By DAVID SKOLNICK
In their first debate, the three Democratic candidates for mayor were not only cordial to one another, but one spoke in defense of an opponent.
The candidates — council President Jamael Tito Brown, John McNally IV, a former Mahoning County commissioner and city law director, and Matthew Smith, a minister — responded to questions from a three-member media panel for about 90 minutes Thursday at a debate sponsored by the 7th Ward Citizens Coalition.
Bertram de Souza, an editorial writer and columnist for The Vindicator, asked McNally if he would quit the race if charges of political corruption, dismissed in July 2011, were refiled. McNally, who has said he is innocent of the charges related to his opposition to the county’s purchase of Oakhill Renaissance Center, said he wouldn’t.
The charges were dropped at the request of special prosecutors who said their inability to obtain tape recordings held by the FBI supposedly related to the case made it impossible to proceed.
Brown said he wanted the government to say McNally is no longer under investigation so that issue can be put to rest and the candidates can talk about the key issues in the race leading up to the May 7 primary.
The three candidates agree that job creation and retention in the city is a top priority. The debate was at Mill Creek MetroParks’ D.D. and Velma Davis Education & Visitor Center at Fellows Riverside Gardens.
With a shrinking economy, Brown said as mayor he would work with surrounding communities on joint economic development districts and zones to develop job sites that would allow the sharing of income tax.
A key responsibility of a mayor is to create an environment that makes the city business-friendly, McNally said.
Smith, who struggled throughout the debate, said his main goal is to create jobs.
He repeatedly said “OK” while attempting to respond to questions. Several times, his responses had little to nothing to do with the questions posed to him.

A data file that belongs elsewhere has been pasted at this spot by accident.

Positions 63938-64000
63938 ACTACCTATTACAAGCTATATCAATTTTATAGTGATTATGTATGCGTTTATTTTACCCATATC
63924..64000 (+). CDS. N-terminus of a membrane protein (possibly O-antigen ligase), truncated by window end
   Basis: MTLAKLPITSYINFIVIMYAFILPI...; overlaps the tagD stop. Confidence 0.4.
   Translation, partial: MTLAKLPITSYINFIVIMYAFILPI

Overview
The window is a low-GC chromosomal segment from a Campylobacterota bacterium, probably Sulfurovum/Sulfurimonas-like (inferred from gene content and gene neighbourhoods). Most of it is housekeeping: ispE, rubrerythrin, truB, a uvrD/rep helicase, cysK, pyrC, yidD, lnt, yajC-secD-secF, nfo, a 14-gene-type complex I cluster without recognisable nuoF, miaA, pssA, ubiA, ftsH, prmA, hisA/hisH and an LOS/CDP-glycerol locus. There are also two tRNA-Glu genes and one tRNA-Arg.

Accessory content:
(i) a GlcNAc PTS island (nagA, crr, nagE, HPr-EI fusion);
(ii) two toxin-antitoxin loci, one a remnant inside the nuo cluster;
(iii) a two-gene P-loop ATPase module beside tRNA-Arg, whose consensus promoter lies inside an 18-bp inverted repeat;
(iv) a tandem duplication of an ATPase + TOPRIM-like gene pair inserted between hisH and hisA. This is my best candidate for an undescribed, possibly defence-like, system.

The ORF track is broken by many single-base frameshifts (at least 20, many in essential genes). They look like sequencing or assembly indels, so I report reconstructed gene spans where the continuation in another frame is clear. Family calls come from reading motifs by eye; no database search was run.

At one point, Smith said he had to “pass” on answering a question “because I’m really nervous.”
The candidates discussed making city government more efficient, regionalization, the importance of the mayor being independent and not beholden to special-interest groups or campaign donors, the city’s education system, reducing crime and fracking.
The candidates were asked about lowering the city’s 2.75 percent income tax, the third highest in the state.
McNally said every mayor would like to say yes, but he doesn’t see that as “realistic.”
He added that the tax hasn’t “hampered downtown development,” and if elected, he would establish a mayor’s committee to look at the income tax issue.
Collaboration with other communities would benefit the bottom line of not only the city but other areas, said Brown, who stopped short of giving a commitment on reducing the income tax.
Smith said, “It’s good to have taxes.”
The next mayor, Brown said, “will shape the vision and direction the city is going on. We need to be a city that continues to move forward. We can’t go back. We cannot afford to go back. Here’s what you get from Tito Brown as mayor: you get someone who’s going to do the right thing. I may not always get it right, but I’m always going to do the right thing.”
This mayoral race “is very crucial for the future for the city of Youngstown for the next six, eight years,” said McNally, adding he is “the most qualified person” for the job.
Smith said, “I believe in people. I believe in change.”